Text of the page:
The crunch point was when I had to buy a new larger sized waterproof to take on holiday and I stood in the shop with this pink tent (see photos below for evidence)
"I thought - are you going to accept this is you, or are you going to do something about it?."
So I came home with the pink tent, had a mooch on the internet for ideas and thought, I wonder if wlr is still there? I signed up straight away.
I went on my holiday with the tent and just started counting calories on the first day and exercising and I haven't looked back and I haven’t worn the tent again, but I have kept it for sentimental reasons.
How wlr helped me reach my goal...
It is mainly the fact that it is a set of tools for you to use, rather than a prescriptive way of doing things – wlr allows you to find your own way, but gives you the structure, encouragement and support to do it.
Most diet plans aren’t great for vegetarians and they often seem to assume you don’t like cooking. With wlr I could continue to cook from my favourite recipe books, but I learned how to adapt them for calorie content by either tweaking the ingredients, or the portion size.
My husband’s favourite thing I cook is a pizza. He eats half, I eat a quarter and then I split the other quarter into two, which gives me two lunches with salad. I still get to eat it, but over three days, rather than one sitting. I used to eat the same as him, with a glass or two of wine.
The articles, challenges and the boards are a great place to focus at first – because losing weight means an absence of doing something (eating) and they are great for filling that gap.
I loved reading the boards, but I rarely posted – firstly because someone had usually already answered my questions in previous posts and I felt I had little to offer as advice. I’m quite self accountable, which means I didn’t feel drawn to writing on regular threads or posting my weigh ins. I tried the monthly challenge thread once, and I enjoyed being part of a regular group, but I didn’t find it helped encourage me to exercise, as I would have done it anyway, once I had promised myself I would.
"I also think that the fact that there are maintainers still using wlr gave me the belief that not only would I be able to lose, but that I would be able to keep the weight off."
This was the holy grail and the unknown territory. In particular, their contribution to the Boards is what spurred me on to “finish” and to find out what maintenance could be like.
The wlr tools that helped me the most...
Logging food is absolutely essential. I have now logged every day for a year and it has to be done. Even last minute food at the end of a week when I have calories to spare. I enjoy doing things like that anyway (ticking things off lists) but if I didn’t log I wouldn’t have a complete picture of where I was.
I want to eat food guilt free and I can only do that if I know I have the calories and there isn’t any point lying to myself or burying my head in the sand about how much I have snarrfed or guzzled.
I love the fact that fitbit syncs and I find that cuts down the “admin” allowing me time to focus on food, while the fitbit takes care of exercise. When I realised wlr synced with fitbit I bought one straight away and when I chose to upgrade to help with my running, I bought another fitbit. I contemplated other brands which might have been better “for a runner”, but in the end my running is just a few sessions a week and I want wlr to know what I am up to all the other hours of the week.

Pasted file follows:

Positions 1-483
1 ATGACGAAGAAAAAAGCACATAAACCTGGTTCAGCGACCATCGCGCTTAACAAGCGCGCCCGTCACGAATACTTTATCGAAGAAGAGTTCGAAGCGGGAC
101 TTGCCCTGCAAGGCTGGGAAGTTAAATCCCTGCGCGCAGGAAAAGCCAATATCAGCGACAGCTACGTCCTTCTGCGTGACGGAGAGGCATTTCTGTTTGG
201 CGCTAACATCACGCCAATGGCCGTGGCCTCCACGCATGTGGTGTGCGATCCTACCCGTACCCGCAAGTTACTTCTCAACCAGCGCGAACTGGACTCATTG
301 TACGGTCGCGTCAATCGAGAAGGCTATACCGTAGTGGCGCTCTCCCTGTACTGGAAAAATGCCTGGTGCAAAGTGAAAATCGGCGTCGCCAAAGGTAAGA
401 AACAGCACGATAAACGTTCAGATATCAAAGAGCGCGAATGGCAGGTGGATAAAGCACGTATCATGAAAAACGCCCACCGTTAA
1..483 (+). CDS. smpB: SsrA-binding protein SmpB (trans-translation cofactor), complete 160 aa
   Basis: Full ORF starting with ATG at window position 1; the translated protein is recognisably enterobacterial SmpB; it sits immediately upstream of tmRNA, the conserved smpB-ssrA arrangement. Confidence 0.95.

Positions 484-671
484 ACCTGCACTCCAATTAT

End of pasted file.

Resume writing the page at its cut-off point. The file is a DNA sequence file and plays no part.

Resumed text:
I love the walking challenge and I’m motivated by the prospect of real medals, not just virtual ones. Those challenges have got me out of the door a few extra times, just so I can complete a destination.
The Boards are great, because they make it personal. Similarly the help team responses. Otherwise it could just be a fancy app which might lose its charm over time. You get ideas of how to approach things, support if you need it and when you give advice, it helps remind you of what you have learnt and reinforces it.
How I stayed motivated to keep losing weight...
I have had a few mini plateaus – not long, but enough to be a bit frustrated when the scales didn’t give me the reward for my behaviour I felt I deserved. I just kept going, because:
- What was the alternative - giving up?
- Because I was enjoying what I was eating and nothing was banned, I wasn’t actually missing out on anything.
Yes I would have liked more calories to eat, but I could get them by doing an extra walk, so why change.
I also used a chart on my fridge where I got a star for each day I kept to my calories. I was allowed one day a week when I could go over. I know wlr allows you to balance over a week, but I wanted to see my stars, because it meant consistent behaviour and no drifting off course.
I couldn’t control the scales, but I was in control of my behaviour. Six stars a week meant I had kept my promise to myself and in the end it is keeping to calories that is the key behaviour – the detail of how you do it doesn’t really matter.
"If you keep to calories long term, the weight will come off and stay off."
I think that this has also helped me during holidays and social occasions. I don’t just let go and splurge and think I’ll sort it all out when I get home and deal with the consequences. I need to eat within my calorie allowance all the time.
On maintenance if I just go over my allowance once or twice a week, I’m not going to put on pounds overnight but I’m going to spot my behaviour has changed and I’ll be able to sort it out straight away.
How my life has changed since losing weight...
Lots more happiness and contentment and personal pride. I was an 7-8 for happiness before losing weight and now I am a 9-9.5. I’d love a dog, and country cottage, straight teeth and a flat tummy – but some of them are just choices I haven’t made yet.